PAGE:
Calvin and Hobbes creator’s words with aspiring comic’s art combine to talk about what is important in life.

I’ve always had the utmost respect for Bill Waterson (the man behind Calvin and Hobbes).  Once he had said all he wanted to say with Calvin and Hobbes, he walked away.  Rather than staying on to make money having to manufacture motivation and letting the cartoon get stale, he walked away.

I admire him for that.

A short comic has recently been released using Watterson’s words about life philosophy that very closely resembles my own.  As someone who owned every Calvin and Hobbes anthology, it’s good to once again be the recipient of Waterson’s wit and wisdom as only he can convey it.  Gavin Aung Than of ZenPencils.com did the artwork.  Check out the comic, it’ll make you smile.

  • Daniel Moran

    I too own all the anthologies. They are one of my most cherished possessions, as they are what my father and I read together when I was a child, whenever he wasn’t too busy or tired from working.

  • RhubarbTheBear

    Small point – while the words are his, the artwork is actually a tribute to Watterson’s style by another artist.

    • Xeavn

      Was just about to post that. Thanks.

    • Ryan Jean

      And that artist does weekly comics based on great quotes, including several luminaries of the skeptic/atheist community at his website, Zen Pencils.

      http://zenpencils.com/

  • CanuckAmuck

    The words are Waterson’s, but the art, though obviously done in his style, is not.

  • Nicholas Joseph

    I’ll preface this by stating that I love C&H and regard it as possibly the best strip of all time. But Waterson’s words bother me, as things like this often do. It’s not that a job and a salary are the measure of human worth. The job and the salary put food on the damn table, keep the roof from leaking, and pay the electric bills. It’s a very rare and lucky person that can drop everything to chase their dreams; for most of us, it’s a fantasy.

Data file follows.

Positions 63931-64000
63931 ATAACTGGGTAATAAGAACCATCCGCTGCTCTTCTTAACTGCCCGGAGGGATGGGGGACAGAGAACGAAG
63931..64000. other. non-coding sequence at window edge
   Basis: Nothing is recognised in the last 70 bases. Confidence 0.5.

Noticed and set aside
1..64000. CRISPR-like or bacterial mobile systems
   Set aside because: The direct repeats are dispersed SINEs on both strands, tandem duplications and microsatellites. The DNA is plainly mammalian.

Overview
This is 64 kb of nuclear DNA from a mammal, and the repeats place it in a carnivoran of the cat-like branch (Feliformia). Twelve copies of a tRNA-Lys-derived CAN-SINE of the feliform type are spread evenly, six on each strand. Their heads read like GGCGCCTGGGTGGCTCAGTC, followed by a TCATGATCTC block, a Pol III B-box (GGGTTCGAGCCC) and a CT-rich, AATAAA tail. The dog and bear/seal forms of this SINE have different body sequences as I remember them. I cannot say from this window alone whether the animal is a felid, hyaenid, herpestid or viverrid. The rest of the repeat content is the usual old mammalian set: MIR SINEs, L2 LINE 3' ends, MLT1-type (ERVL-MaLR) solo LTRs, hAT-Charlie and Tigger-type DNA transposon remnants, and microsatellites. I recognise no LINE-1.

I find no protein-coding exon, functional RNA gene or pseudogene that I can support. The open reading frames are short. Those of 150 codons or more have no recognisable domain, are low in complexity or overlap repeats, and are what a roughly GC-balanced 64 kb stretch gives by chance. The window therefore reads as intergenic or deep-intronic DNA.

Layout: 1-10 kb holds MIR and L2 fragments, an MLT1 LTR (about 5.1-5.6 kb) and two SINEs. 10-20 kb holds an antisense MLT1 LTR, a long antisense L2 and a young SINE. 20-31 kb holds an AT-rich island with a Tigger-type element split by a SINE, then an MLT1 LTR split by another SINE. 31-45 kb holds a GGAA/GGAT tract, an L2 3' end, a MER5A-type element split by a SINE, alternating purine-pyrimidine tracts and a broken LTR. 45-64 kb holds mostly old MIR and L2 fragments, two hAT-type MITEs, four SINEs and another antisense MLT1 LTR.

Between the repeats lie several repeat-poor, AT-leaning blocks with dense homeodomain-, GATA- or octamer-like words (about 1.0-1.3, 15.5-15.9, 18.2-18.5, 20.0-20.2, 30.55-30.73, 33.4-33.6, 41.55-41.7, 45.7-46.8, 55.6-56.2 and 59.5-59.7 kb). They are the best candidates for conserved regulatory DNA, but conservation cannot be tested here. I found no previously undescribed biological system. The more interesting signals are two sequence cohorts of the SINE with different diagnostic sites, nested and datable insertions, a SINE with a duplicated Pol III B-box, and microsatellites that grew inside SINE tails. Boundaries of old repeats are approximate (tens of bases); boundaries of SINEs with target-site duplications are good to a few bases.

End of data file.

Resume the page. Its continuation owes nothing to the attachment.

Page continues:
• RhubarbTheBear

      I think there’s an implication that a fully realized dream would indeed pay the bills. I’ve never read this as an encouragement to be generally irresponsible.

  • unbound55

    It might ease the confusion if the comic at the origin site is linked instead. The artist talks about the cartoon and what it means to him there as well – http://zenpencils.com/

  • Machintelligence

    For Calvin and Hobbes fans who have not yet seen it:

    http://www.thehighdefinite.com/2011/05/calvin-hobbes-bacon/

  • Michael Williams

    I love Calvin & Hobbes, and they are as fresh and funny today as they were before he stopped writing them almost 20 years ago. I admire that Watterson was willing to step away when he felt the strip had run its course, rather than keep flogging it forever (like “Blondie” or “Beetle Bailey” or “Garfield”, none of which have been funny in decades). I also admire his reluctance to license his characters for merchandising, although, again, he could be a billionaire if he was whoring Calvin & Hobbes shirts, dolls, etc., to say nothing of animated cartoon series, movie deals, video games…

    I have often wondered about the only 2 things I recall ever seeing with Calvin’s likeness: Both are car-window decals, one with Calvin Pissing on various logos: Chevy, Ford, etc, and the other with Calvin Kneeling in prayer at the foot of a cross. Neither of these have anything to do with the spirit of C&H, and in fact are kind of the opposite of Calvin’s character and personality. Calvin is impish and irreverent, not vicious and mean-spirited, as the “pissing” meme implies, and there is certainly no theme of Christianity or religiosity in any of the series. I wonder that the author would allow either of these to be sold. Does he not know about it? or not care? I have a hard time believing he would endorse such a perverse misappropriation of his beloved icon, particularly exclusively.


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